I haven’t seen it yet because there’s a snake in it. My hatred runs strong, really runs strong.

Elizabeth Lashay:
Well, in terms of what’s next, what is next for you and what you’re excited to be working on? Would you mind sharing?

Mary Heglar:
Oh girl, I don’t know. Honestly, I feel I’ve got my hands full with just growing the podcast and the newsletter. I’m really excited about both of those things and I guess they still feel kind of new and I’ll probably just keep writing. Hopefully at some point we’ll get to a point where we can have speaking events in person again. Cause I hate Zoom speaking. This is cool, this is a podcast, but speaking to big crowds of people on Zoom. Oh, it’s the worst. I hate it. That’s kind of where I’m at and in the face of this quarantine, this election, all of this that’s about all I can handle.

Kimala Luna:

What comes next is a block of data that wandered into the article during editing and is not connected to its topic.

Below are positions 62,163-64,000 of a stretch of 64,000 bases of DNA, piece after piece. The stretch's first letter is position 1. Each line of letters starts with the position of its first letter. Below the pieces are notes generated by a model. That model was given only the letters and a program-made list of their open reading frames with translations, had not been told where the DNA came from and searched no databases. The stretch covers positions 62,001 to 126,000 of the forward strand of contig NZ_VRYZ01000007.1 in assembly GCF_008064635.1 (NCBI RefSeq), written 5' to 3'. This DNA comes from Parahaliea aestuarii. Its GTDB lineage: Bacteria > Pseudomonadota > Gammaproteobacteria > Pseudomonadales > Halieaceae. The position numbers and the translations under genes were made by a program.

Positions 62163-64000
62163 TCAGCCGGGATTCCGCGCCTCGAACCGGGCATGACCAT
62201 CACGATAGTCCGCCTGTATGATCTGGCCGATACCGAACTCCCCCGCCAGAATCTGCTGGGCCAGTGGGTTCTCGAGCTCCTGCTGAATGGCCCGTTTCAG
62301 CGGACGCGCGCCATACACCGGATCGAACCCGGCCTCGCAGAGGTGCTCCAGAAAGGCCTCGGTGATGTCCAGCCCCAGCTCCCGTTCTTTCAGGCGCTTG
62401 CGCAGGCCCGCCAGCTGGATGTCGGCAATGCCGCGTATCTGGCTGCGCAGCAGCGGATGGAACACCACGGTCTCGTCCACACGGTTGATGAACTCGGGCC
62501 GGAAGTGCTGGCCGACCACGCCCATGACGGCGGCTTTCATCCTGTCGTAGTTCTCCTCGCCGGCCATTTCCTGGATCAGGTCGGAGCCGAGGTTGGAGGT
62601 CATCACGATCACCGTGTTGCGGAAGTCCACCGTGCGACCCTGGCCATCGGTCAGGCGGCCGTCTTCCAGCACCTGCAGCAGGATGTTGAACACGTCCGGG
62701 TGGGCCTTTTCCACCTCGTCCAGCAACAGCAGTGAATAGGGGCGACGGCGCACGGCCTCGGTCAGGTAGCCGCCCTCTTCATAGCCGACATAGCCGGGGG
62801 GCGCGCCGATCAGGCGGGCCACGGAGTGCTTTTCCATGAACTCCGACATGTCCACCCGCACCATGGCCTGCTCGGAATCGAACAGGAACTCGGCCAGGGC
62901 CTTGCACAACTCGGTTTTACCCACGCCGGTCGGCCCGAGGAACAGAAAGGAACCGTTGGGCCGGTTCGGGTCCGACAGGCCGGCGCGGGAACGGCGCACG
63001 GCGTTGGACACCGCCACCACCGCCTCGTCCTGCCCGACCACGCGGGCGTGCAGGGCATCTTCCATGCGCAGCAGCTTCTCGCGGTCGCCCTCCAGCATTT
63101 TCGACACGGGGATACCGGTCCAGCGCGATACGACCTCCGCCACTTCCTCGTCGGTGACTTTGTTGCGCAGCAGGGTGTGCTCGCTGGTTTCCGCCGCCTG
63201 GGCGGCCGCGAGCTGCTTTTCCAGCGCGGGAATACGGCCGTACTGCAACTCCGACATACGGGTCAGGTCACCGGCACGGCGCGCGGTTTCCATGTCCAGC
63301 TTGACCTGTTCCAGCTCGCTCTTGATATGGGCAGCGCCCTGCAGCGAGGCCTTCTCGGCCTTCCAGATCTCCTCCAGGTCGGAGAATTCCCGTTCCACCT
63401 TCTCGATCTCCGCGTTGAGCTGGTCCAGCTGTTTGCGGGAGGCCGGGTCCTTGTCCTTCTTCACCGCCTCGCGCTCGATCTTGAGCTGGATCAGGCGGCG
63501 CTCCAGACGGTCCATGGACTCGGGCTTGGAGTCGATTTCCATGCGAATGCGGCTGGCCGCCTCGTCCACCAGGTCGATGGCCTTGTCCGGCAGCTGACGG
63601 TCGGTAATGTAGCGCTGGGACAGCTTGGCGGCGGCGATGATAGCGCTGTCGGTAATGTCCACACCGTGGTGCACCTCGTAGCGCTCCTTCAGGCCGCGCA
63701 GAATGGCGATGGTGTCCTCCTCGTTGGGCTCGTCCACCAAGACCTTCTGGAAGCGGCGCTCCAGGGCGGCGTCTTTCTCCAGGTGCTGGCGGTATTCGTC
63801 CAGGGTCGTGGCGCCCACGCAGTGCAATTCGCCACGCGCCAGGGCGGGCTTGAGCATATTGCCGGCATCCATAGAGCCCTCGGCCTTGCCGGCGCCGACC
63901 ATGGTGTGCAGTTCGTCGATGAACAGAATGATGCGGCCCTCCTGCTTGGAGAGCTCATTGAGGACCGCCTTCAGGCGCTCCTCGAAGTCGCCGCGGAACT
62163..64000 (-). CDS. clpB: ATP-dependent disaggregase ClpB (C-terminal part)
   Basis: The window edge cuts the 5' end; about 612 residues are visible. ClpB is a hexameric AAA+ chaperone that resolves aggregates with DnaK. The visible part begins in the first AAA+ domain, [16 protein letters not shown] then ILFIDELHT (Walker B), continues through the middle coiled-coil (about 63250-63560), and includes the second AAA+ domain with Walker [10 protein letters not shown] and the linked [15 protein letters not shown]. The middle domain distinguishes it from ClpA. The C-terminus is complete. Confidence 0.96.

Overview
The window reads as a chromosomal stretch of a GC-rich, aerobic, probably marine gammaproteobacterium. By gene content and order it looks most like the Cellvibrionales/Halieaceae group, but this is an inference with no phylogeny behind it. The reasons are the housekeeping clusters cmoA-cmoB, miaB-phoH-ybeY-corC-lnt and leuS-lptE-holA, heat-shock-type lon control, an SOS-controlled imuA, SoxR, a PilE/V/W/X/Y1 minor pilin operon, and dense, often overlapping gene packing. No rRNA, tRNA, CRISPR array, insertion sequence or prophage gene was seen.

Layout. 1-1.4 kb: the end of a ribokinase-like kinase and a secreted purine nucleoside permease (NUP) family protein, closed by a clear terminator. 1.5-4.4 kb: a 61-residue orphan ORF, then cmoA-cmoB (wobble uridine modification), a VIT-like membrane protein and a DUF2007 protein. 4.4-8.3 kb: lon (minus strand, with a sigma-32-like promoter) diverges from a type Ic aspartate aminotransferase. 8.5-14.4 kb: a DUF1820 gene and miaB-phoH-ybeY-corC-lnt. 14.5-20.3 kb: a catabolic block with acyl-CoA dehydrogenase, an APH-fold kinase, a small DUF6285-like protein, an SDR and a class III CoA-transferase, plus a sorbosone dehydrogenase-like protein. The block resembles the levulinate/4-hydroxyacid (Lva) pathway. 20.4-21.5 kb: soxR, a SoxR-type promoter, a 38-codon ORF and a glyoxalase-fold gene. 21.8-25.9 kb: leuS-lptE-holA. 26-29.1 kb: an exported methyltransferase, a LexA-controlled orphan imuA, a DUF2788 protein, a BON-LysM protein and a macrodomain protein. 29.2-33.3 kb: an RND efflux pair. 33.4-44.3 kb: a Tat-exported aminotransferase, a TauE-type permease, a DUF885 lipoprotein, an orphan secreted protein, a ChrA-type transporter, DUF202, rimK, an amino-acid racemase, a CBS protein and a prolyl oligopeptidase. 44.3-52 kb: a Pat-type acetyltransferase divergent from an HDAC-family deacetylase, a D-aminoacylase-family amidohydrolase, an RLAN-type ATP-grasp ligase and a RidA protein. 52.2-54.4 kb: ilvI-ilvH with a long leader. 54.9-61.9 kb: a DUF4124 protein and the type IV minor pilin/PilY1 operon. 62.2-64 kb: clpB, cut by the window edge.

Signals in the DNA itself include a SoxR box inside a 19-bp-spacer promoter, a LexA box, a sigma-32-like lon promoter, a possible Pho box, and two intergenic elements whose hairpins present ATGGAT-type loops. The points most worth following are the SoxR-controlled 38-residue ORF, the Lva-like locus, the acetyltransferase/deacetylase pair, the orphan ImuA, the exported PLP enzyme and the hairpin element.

So in nature, when animals have experienced traumatic events… Which I feel is happening to us every day, they shake violently to shake it all off. What’s something that you do to just shake it out of your system?

Mary Heglar:
Primal screaming. I highly recommend it.

Kimala Luna:
I love it.

Mary Heglar:
Also running. Running is really cathartic and useful and a side effect, you’ll be ready when the zombies come.

Kimala Luna:
Yay, and that can happen any day now.

Mary Heglar:
Any day.

Elizabeth Lashay:
I am not doing well then I need some jogging.

Mary Heglar:
You don’t want to be the slowest. That’s the goal zombies aren’t very fast. You don’t have to be super fast.

Kimala Luna:
Oh my goodness. Well, I’m excited to know a little bit more about what you think the future holds and I want to say the near future. So within a year of what is transpiring with our climate in the world around us?

Mary Heglar: